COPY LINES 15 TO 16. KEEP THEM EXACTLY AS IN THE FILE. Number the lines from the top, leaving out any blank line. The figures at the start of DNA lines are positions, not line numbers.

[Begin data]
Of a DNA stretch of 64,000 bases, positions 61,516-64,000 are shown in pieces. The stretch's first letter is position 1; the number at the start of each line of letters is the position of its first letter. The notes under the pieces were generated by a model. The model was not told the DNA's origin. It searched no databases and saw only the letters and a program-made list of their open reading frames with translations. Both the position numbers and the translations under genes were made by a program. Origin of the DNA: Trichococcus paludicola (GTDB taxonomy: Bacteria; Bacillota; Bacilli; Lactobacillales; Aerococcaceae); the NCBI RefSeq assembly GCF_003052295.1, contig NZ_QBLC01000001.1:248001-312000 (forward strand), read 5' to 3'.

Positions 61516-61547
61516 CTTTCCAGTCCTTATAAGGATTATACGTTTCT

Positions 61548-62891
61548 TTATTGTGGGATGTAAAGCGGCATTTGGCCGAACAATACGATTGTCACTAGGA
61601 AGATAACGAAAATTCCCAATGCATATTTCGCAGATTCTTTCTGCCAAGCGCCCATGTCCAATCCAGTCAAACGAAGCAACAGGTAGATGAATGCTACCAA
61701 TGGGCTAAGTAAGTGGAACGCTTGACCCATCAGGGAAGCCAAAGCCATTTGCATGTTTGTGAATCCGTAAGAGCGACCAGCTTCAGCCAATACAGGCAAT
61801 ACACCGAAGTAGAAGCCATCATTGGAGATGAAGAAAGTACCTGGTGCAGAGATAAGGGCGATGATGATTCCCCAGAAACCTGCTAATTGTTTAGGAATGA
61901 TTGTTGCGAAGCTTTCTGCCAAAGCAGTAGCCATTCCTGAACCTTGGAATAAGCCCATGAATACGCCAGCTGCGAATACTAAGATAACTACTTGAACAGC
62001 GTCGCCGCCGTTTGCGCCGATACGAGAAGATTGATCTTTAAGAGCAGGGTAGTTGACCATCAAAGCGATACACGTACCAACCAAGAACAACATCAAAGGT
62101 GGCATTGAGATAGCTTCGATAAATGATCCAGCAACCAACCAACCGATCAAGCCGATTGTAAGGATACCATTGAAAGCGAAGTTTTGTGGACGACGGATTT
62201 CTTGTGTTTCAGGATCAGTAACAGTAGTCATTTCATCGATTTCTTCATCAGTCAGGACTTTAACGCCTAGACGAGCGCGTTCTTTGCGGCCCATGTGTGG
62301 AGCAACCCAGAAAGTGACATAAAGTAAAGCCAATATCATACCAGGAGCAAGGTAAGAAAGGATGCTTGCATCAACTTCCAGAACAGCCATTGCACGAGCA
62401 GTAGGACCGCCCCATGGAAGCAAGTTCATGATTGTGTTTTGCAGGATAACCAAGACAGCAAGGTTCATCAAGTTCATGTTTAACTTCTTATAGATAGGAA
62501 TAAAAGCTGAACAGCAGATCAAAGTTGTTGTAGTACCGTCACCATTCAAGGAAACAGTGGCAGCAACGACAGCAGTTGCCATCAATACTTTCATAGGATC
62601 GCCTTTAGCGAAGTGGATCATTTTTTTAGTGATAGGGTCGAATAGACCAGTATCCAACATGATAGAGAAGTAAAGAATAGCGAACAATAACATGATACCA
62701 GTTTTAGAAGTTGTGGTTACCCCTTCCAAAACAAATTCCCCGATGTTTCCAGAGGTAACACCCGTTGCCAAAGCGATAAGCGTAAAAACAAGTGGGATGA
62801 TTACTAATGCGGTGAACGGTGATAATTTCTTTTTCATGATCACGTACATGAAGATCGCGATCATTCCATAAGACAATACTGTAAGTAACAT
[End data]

62501 TAAAAGCTGAACAGCAGATCAAAGTTGTTGTAGTACCGTCACCATTCAAGGAAACAGTGGCAGCAACGACAGCAGTTGCCATCAATACTTTCATAGGATC
62601 GCCTTTAGCGAAGTGGATCATTTTTTTAGTGATAGGGTCGAATAGACCAGTATCCAACATGATAGAGAAGTAAAGAATAGCGAACAATAACATGATACCA